Fast Facts

Arizona Daily Wildcat
Thursday, March 24, 2005

  • On average, humans lose one neocortical neuron each second, or approximately 85,000 each day. That's 31 million each year.

  • The yolk of a bird's egg is connected to the shell by albumen "ropes." During incubation, these ropes break and the mother bird must rotate her eggs to keep the yolks in the center while the chicks are forming.

  • The skin corrugations that dolphins develop while accelerating and while swimming at their maximum speed are thought to make it possible for them, by reducing water resistance, to sustain speeds that are about 10 times more than they "should" achieve with their muscle power.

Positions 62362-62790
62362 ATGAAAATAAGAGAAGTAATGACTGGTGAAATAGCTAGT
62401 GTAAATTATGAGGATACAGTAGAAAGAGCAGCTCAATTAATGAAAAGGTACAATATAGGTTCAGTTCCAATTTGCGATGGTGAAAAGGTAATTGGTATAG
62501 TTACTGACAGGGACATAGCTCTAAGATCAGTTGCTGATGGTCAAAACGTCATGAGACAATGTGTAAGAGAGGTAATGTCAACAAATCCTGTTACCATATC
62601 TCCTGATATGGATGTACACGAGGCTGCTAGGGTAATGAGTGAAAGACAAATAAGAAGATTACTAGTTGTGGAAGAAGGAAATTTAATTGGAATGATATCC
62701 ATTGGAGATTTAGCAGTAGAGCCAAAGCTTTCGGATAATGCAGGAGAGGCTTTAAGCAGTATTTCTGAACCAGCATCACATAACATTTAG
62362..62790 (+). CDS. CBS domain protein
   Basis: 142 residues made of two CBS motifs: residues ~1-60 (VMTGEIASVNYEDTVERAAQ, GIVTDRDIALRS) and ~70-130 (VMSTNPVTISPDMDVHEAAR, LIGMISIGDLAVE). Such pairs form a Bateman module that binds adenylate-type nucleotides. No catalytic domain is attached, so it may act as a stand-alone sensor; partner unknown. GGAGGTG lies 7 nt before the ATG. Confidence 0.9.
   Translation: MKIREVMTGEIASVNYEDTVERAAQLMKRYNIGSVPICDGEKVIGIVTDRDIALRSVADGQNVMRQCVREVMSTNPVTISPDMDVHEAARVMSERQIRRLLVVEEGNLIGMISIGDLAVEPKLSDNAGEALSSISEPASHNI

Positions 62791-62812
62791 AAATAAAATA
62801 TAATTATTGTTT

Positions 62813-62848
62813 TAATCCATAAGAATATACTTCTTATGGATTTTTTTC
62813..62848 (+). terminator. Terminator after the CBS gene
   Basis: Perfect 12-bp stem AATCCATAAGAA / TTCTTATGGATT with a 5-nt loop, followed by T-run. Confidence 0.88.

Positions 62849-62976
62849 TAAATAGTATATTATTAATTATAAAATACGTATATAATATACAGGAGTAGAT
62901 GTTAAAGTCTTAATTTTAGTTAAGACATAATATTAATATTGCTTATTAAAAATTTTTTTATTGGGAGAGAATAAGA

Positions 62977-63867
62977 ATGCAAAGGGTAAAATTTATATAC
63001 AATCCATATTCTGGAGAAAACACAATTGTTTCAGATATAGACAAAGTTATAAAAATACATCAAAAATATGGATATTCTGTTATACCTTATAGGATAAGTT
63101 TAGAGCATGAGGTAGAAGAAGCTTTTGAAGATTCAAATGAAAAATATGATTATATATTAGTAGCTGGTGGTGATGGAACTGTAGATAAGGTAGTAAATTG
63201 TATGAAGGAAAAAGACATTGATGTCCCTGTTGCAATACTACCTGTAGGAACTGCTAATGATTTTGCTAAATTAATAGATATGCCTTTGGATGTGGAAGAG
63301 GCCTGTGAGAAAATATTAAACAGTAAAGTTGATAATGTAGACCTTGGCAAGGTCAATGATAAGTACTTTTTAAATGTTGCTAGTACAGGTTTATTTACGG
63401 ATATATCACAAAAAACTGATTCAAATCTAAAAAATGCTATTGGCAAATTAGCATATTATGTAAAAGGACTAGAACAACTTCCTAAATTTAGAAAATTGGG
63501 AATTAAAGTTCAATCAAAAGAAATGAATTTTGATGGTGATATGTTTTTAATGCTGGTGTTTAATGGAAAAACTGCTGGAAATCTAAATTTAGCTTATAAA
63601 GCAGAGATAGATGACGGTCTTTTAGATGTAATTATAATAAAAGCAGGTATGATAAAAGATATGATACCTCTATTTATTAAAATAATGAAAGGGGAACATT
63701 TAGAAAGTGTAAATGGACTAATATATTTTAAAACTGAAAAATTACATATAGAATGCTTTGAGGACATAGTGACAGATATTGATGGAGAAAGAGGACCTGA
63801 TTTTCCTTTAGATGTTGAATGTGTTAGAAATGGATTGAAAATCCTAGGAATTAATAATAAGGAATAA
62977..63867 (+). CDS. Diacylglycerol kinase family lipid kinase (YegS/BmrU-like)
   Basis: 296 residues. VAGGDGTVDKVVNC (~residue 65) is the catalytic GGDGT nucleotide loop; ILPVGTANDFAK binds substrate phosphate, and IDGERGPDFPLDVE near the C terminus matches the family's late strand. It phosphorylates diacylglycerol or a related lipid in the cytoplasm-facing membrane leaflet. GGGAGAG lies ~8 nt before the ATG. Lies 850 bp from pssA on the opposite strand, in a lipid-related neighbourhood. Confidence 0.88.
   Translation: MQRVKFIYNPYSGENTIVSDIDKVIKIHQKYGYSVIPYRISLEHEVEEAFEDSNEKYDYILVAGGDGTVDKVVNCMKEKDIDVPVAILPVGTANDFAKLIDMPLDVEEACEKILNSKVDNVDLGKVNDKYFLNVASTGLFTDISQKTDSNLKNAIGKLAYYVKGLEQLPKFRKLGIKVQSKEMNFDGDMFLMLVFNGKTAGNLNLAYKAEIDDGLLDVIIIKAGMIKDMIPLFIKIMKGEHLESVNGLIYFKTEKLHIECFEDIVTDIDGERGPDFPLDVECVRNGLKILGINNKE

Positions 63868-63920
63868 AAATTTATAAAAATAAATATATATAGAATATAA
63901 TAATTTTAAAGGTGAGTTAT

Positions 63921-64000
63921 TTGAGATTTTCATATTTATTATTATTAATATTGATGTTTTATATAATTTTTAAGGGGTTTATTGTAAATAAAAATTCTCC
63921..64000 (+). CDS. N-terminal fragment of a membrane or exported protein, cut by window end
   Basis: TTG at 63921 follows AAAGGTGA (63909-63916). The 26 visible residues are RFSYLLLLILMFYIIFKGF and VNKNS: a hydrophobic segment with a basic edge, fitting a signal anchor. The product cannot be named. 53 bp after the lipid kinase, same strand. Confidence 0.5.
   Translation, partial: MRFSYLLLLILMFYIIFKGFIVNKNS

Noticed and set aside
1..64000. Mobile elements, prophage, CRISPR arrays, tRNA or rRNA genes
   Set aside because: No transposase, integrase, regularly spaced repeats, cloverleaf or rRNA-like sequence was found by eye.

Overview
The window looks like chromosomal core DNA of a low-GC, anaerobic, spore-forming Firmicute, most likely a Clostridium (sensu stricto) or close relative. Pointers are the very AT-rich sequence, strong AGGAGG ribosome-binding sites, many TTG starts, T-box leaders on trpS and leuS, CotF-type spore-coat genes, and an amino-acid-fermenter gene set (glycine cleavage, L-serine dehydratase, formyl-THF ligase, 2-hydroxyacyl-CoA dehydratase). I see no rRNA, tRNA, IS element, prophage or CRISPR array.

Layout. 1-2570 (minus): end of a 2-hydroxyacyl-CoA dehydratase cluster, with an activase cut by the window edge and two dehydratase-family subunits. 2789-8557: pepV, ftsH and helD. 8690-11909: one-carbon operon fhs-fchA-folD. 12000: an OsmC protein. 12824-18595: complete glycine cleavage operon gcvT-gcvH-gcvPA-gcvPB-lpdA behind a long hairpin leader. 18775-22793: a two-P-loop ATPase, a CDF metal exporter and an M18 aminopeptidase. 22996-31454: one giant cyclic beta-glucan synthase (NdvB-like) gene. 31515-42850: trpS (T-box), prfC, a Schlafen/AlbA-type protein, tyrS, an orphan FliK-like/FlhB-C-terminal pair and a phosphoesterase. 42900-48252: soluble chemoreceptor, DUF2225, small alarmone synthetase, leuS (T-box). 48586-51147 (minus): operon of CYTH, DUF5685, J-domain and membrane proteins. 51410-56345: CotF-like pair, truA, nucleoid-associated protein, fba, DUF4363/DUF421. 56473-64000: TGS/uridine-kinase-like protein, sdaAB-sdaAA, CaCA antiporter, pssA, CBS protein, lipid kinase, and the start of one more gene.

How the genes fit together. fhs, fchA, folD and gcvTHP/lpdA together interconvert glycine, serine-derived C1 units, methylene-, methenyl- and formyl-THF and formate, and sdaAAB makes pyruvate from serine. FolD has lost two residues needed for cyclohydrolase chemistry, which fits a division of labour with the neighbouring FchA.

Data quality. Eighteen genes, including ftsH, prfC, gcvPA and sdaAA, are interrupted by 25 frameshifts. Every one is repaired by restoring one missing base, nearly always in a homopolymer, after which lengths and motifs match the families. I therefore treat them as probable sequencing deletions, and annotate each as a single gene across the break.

• The sap of the giant sequoia is non-resinous. Once they have developed a heavy bark, the trees are practically fireproof, which may account for their long life. Even if they are fire-damaged, the high tannin content of the sap has the same healing action that tannic acid has on human flesh when burned.

  • Czar Nicholas II considered the construction of an electric fence around Russia and expressed interest in building a bridge across the Bering Straits.

  • It takes more than two tons of South African rock to produce less than an ounce of gold.

  • At the end of the American Revolution, Congress was forced to flee Philadelphia - not due to British activity, but because of a mutiny by Pennsylvania troops demanding back pay. The Congressional meeting site was changed to Trenton, N.J., and later to Annapolis, Md.

  • The ancestors of the horse were only about a foot tall 60 million years ago.